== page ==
Ca2+ elevations in the heart can serve as a signal for augmented energy output from the mitochondria by directly increasing the activity of the electron transport chain and select dehydrogenases. However, at the same time sustained elevations in Ca2+ that occurs acutely after myocardial infarction injury can cause cardiomyocyte necrotic and apoptotic death through opening of the mitochondrial permeability transition pore (PTP). The mitochondrial Ca2+ uniporter (MCU) complex imports Ca2+ across the inner membrane into the mitochondrial matrix where it can affect both energy production and PTP opening during acute ischemic injury. Hence the MCU complex and many of the more recently described genes that constitute it could be novel therapeutic targets for drug design with the goal of reducing cardiomyocyte death or altering cardiac metabolic performance. The genes that comprise the MCU were only recently identified hence the field is still in its infancy with respect to genetically correlating mitochondrial Ca2+ regulation with cardiac physiology and pathophysiology in vivo. Here we propose to use mice lacking some of these key molecular regulators of mitochondrial Ca2+ handling to decode and differentiate between physiological and pathological Ca2+ signals at baseline and with disease. Our overarching goal is to examine how mitochondrial Ca2+ influx and efflux regulates cardiac life, death and metabolism. However, no single cardiac laboratory in our field has the underlying expertise to both characterize the complex biophysics of mitochondrial Ca2+ handling and at the same time employ the necessary mouse genetics and cell biology to truly achieve the stated goals of this project. Hence, we are requesting to renew our collaborative dual-PI proposal that will be 50/50 effort between the Molkentin and Bers laboratory, to wed the very best in mouse molecular genetics and cardiac physiology with innovative assessment of mitochondrial and intracellular Ca2+ imagining and PTP activity, respectively.
Our Aims will be:
Aim 1 : Examine how MCUb and the MCU complex regulates myocyte [Ca]Mito to affect metabolism and PTP opening with IR injury, Aim 2: Elucidate NCLX regulation in cardiac function, PTP opening and cell death after IR injury, and Aim 3: Identify the alternate / slow [Ca]Mito influx effectors that operate independent of MCU in the heart. The 2 PIs have a strong track record of working together with multiple shared publications and joint grants. Hence, they represent an ideal melding of 2 divergent laboratory skill sets that are needed to truly understand mitochondrial Ca2+ regulation and its effect on cardiac physiology and disease responsiveness.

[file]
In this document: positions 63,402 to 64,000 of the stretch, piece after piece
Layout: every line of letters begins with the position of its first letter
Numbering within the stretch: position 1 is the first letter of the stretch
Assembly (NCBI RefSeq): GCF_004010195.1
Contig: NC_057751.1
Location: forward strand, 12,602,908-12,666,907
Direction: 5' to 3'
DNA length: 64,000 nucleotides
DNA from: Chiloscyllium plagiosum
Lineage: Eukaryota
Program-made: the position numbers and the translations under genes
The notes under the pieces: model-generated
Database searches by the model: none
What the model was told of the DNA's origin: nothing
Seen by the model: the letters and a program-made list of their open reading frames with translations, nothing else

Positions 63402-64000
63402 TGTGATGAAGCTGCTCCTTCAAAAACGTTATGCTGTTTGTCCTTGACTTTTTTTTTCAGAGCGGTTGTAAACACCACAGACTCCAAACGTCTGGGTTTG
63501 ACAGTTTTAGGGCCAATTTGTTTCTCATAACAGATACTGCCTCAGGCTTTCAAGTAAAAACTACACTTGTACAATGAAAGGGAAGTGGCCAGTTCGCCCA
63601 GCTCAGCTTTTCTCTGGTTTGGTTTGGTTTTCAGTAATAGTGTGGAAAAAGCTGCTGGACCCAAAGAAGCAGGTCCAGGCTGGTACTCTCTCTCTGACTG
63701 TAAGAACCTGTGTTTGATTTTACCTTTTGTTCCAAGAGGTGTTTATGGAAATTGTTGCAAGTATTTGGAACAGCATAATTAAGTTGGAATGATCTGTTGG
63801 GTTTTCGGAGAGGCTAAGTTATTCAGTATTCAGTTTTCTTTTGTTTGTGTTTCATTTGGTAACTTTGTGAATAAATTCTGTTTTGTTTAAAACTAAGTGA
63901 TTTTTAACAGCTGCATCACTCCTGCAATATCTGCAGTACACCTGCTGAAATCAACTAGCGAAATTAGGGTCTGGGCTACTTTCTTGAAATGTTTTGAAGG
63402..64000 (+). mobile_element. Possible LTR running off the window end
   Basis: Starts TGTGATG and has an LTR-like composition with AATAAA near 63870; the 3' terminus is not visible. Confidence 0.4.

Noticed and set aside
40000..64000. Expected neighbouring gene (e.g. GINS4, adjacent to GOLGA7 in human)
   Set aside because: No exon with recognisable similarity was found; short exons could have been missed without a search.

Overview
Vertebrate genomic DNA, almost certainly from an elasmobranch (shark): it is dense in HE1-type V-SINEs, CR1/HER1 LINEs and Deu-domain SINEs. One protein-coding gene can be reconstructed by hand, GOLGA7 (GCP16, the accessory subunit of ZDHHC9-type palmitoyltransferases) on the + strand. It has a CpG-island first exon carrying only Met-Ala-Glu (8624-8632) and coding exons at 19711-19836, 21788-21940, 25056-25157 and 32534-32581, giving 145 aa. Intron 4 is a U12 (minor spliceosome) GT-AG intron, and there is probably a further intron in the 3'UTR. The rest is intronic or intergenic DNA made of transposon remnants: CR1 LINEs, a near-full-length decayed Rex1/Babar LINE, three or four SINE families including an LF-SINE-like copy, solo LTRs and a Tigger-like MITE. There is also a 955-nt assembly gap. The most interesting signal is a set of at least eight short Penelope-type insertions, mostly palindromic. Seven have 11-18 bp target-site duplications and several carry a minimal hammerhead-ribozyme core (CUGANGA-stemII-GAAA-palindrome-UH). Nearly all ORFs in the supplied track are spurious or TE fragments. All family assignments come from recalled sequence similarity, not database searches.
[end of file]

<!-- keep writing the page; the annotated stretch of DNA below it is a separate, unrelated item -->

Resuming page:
Public Health Relevance

The relevance of this application is rooted in the fundamental translational biology of how mitochondrial calcium impacts myocyte death and metabolism, both of which are dramatically altered in heart failure or immediately after myocardial infarctino injury. The proposal will investigate the mechanisms and genes that alter intra-mitochondrial calcium levels. A better understanding of how we might reduce or inhibit dramatic increases in mitochondrial calcium after ischemic injury would lead to novel protective strategies, such that myocytes could be prevented from necrotic death.

National Institute of Health (NIH)
National Heart, Lung, and Blood Institute (NHLBI)
Research Project (R01)
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Myocardial Ischemia and Metabolism Study Section (MIM)
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Wong, Renee P
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Cincinnati Children's Hospital Medical Center
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Thai, Phung N; Daugherty, Daniel J; Frederich, Bert J et al. (2018) Cardiac-specific Conditional Knockout of the 18-kDa Mitochondrial Translocator Protein Protects from Pressure Overload Induced Heart Failure. Sci Rep 8:16213
Kwong, Jennifer Q; Huo, Jiuzhou; Bround, Michael J et al. (2018) The mitochondrial calcium uniporter underlies metabolic fuel preference in skeletal muscle. JCI Insight 3:
Correll, Robert N; Makarewich, Catherine A; Zhang, Hongyu et al. (2017) Caveolae-localized L-type Ca2+ channels do not contribute to function or hypertrophic signalling in the mouse heart. Cardiovasc Res 113:749-759
Karch, Jason; Schips, Tobias G; Maliken, Bryan D et al. (2017) Autophagic cell death is dependent on lysosomal membrane permeability through Bax and Bak. Elife 6:
Luongo, Timothy S; Lambert, Jonathan P; Gross, Polina et al. (2017) The mitochondrial Na+/Ca2+ exchanger is essential for Ca2+ homeostasis and viability. Nature 545:93-97